My wife has one rule about politics; Obama is off limits, like he is Jesus or something.

    And they say progressivism isn't a mental disorder..

  • Fascist loofa-faced shitgibbon||

    She's trying to protect you from slipping up and using the "nigger" word.

  • damikesc||

    Sure. Do that. The bloodshed that will follow will probably be extreme, but hey, you get to feel superior that your coup is justified.

  • Entropy Drehmaschine Void||

    PREEEEEEEEEEEEET!

  • Johnny B||

    Yea, that asshole was in the National Post saying what a good an honourable man Comey is. Hopefully, Trump has a tape of what really happened and Comey spends a few years in jail.

  • gaoxiaen||

    Both.

  • Fascist loofa-faced shitgibbon||

    " But if the contemporaneous memo described by the Times and NBC exists, it would be pretty strong evidence that the White House is (once again) lying."

    We shall see, but if Comey was told by Trump to let Flynn skate, and Comey did nothing to address such an obstruction of justice, he may precede Hillary to prison.

  • Dizzle||

    This. I'll have to look up the article on fox but they had a great breakdown, listing the statute, that would require comey to report ANY obstruction of justice. The article was titled "comeys smoking gun has no powder". Basically if comey thought this discussion constituted obstruction he's legally required to report it immediately according to the statute named in that article. If he doesn't its an offense punishable by, if I recall correctly, 10 years jail time, among other things.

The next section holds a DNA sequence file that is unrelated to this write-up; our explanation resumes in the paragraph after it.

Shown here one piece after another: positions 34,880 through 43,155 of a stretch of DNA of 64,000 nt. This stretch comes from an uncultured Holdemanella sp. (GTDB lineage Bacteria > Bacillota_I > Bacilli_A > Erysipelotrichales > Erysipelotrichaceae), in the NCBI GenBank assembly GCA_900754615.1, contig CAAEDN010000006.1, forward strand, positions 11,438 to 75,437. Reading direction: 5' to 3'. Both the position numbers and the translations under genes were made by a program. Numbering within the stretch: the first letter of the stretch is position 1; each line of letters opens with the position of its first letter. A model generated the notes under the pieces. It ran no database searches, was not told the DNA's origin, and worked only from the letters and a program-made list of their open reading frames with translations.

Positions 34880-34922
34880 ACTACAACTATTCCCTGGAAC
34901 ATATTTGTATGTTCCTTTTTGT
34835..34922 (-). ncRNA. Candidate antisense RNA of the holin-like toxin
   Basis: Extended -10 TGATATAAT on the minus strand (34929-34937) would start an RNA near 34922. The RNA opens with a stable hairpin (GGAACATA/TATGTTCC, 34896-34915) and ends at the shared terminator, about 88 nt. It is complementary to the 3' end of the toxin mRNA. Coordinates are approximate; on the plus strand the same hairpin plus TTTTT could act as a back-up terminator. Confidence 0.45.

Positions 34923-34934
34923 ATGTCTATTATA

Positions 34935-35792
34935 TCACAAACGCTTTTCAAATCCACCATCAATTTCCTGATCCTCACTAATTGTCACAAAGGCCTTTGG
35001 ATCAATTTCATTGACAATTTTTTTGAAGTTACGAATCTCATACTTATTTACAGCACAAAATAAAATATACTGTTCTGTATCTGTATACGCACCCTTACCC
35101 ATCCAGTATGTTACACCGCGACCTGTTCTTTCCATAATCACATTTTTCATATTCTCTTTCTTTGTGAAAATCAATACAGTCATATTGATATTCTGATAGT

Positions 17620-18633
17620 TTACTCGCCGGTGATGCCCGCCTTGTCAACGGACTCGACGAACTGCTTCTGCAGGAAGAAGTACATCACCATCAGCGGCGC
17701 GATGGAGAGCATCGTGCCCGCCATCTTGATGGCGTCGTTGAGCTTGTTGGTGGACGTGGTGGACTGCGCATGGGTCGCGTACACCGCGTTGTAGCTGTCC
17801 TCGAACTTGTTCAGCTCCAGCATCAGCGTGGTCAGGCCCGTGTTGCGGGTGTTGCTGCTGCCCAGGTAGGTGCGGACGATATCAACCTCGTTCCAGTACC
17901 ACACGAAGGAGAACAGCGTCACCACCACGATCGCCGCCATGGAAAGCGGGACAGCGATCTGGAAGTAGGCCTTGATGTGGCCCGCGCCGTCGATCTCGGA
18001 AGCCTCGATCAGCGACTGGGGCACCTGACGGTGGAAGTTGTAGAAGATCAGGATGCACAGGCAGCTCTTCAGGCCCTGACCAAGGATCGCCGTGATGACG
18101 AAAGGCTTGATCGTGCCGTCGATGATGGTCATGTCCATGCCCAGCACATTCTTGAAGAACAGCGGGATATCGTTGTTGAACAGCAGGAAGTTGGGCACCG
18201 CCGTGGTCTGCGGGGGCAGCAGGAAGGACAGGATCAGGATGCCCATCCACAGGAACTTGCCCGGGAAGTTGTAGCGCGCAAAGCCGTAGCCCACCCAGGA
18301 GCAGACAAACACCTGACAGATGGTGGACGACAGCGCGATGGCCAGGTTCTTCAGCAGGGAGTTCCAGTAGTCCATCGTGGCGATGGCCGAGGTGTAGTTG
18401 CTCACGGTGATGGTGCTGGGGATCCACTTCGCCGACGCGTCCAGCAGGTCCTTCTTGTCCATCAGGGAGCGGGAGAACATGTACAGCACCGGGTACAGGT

So basically if comey wants to come out and say it was obstruction he's admitting he violated a federal statute at the time, and would open himself to punishment.

  • Red Rocks Baiting n Inciting||

    As I mentioned yesterday, Comey was so compulsive about providing updates on investigations that he made a public announcement regarding Hillary's emails to Huma just a week before the election, setting himself up to be a public piñata by the left for supposedly tanking her candidacy. For an FBI director, he was relatively transparent about what the agency was doing and tended to do things by the book when it came to investigations.

    And yet, when Trump supposedly commits an act of obstruction on an investigation after Flynn's firing, he doesn't immediately run to Congress or have his lackeys leak that info to the press, instead "holding it in reserve" for weeks in case he's fired for whatever reason? The whole thing just doesn't make sense, unless you believe he'd do the same thing if Hillary had been in the seat.